Revamping It Up

Give Me 3 cc's of Relocation Arc and a Plot Twist, Stat!

Angel is the character most adrift in this new setup. No more of that dashing "find the bad guy and put a stake in him" stuff. Our hero now presides over a firm whose clientele is primarily demonic; if Angel kills all his fiendish clients, then the company falters and he loses the resources and power that Wolfram and Hart puts at his disposal. So Angel CEO must keep up his bottom line while also working to conquer the evil empire from within. This gives rise to some witty legal set pieces. Discussing the details of one upcoming case, a lawyer explains, "The jury is tamperproof. Literally—I think one of the D.A. shamans has conjured a mystical shield around them."

Meanwhile, there are plenty of inside jokes for longtime Angel and Buffy fanatics. Harmony (Mercedes McNab), who has transformed over the years from Sunnydale airhead to devious vampire (and sometimes sycophantic girlfriend of Angel's nemesis, Spike), pops up here as Angel's comically ditzy secretary. When asked why she's at Wolfram and Hart, Harmony replies, "Duh—I'm a single undead girl trying to make it in the city!" Even more enticing to slayer devotees, Spike (James Marsters) has joined the series, adding a frisson of sexual tension and jealousy between the Men who Loved and Lost Buffy. Spike—destined to play ghostly sidekick to Angel—feels as sorry for himself as ever: "I save the world, throw myself onto the proverbial hand grenade for love and honor, and what do I get?" Just as ER's Dr. Carter can never measure up to the long-suffering Luka, Spike forever lags behind the ever noble Angel.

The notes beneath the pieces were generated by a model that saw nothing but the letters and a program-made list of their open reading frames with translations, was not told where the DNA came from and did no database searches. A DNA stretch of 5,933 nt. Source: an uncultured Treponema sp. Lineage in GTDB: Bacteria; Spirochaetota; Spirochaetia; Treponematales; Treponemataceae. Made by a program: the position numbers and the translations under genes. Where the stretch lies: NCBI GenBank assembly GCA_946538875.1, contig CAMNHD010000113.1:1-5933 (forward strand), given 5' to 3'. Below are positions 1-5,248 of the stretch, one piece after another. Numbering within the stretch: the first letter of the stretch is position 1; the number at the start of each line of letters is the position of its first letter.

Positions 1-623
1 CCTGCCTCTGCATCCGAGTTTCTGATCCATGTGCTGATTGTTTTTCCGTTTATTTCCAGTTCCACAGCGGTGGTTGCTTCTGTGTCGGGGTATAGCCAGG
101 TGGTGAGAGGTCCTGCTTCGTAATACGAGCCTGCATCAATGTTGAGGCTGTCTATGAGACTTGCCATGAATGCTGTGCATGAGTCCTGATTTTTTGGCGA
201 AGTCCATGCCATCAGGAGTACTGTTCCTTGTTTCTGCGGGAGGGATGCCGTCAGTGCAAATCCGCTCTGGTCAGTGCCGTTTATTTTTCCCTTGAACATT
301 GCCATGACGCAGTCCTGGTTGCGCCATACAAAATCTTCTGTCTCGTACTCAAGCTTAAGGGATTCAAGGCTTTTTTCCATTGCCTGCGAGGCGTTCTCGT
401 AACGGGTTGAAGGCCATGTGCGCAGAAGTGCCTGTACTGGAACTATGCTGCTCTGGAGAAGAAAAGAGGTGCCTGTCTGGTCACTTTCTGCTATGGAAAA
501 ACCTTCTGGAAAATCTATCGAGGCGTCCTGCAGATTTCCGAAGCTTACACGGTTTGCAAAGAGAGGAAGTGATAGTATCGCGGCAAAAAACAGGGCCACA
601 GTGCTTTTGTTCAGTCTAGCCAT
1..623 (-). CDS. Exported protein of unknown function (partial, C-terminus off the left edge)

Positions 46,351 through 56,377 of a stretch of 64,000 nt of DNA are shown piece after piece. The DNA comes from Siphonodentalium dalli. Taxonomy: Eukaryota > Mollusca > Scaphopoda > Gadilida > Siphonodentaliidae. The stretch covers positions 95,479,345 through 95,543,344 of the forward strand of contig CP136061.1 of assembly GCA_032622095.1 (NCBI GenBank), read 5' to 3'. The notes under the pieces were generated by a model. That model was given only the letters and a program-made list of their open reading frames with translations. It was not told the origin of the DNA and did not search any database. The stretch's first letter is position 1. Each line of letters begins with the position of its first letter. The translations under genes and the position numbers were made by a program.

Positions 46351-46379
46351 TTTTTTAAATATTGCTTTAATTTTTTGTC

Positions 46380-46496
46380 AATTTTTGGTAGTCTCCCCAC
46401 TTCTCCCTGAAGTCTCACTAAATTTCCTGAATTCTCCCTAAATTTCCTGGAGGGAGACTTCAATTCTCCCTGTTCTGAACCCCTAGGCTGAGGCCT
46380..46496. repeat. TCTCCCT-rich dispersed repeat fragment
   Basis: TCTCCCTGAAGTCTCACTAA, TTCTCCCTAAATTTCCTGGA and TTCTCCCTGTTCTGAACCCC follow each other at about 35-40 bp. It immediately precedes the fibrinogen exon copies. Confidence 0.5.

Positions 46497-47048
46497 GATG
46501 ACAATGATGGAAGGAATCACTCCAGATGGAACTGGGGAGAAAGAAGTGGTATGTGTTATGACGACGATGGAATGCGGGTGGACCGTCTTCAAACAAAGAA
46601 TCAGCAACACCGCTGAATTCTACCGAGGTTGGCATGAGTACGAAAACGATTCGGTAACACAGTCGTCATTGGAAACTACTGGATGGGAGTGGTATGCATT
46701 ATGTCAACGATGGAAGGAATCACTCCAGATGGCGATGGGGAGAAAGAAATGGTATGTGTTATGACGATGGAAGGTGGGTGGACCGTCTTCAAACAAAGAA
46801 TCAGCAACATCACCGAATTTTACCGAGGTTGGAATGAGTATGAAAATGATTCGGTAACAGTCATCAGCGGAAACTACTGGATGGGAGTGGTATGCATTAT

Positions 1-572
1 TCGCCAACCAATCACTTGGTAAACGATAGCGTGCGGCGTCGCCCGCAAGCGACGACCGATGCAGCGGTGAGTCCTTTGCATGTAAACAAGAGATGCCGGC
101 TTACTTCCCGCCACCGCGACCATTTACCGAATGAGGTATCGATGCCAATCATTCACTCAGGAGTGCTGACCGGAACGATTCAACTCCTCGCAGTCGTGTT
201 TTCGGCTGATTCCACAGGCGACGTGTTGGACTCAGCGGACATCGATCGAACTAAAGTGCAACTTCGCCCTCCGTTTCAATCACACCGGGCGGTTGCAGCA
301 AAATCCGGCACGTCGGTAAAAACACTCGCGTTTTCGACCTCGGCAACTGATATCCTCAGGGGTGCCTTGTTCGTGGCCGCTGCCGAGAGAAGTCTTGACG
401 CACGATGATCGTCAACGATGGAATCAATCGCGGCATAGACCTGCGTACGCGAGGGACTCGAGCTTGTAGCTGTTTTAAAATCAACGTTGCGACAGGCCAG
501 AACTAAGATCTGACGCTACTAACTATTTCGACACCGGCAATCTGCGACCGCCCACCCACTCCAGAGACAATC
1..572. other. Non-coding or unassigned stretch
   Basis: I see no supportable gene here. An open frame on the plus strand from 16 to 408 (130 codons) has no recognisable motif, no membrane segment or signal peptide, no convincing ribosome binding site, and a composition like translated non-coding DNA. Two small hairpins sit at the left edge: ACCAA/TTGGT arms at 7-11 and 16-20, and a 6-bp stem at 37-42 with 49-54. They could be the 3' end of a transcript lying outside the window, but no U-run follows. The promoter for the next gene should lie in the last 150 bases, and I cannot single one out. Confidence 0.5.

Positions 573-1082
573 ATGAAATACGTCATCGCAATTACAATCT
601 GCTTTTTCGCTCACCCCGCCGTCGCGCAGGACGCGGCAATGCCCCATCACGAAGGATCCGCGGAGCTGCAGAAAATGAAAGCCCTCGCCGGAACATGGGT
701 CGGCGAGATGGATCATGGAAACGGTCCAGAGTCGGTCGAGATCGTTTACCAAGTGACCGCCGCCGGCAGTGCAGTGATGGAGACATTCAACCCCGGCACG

Bloodsucking lawyer, literally: Angel's David Boreanaz
photo by Anna Barry-Jester
Bloodsucking lawyer, literally: Angel's David Boreanaz


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This sudden abandonment of apocalyptic gloom for lighthearted jokiness may back-fire: Messing around with the emotional investment of longtime fans is a risky strategy. And the self-referentiality could drive away new viewers not sufficiently versed in slayer lore—presumably the very audience that this overhaul was designed to attract. But in the wasteland of prime-time television, Angel remains an oasis of ambiguity, an eccentric genre series once again pulsing with undead energy.

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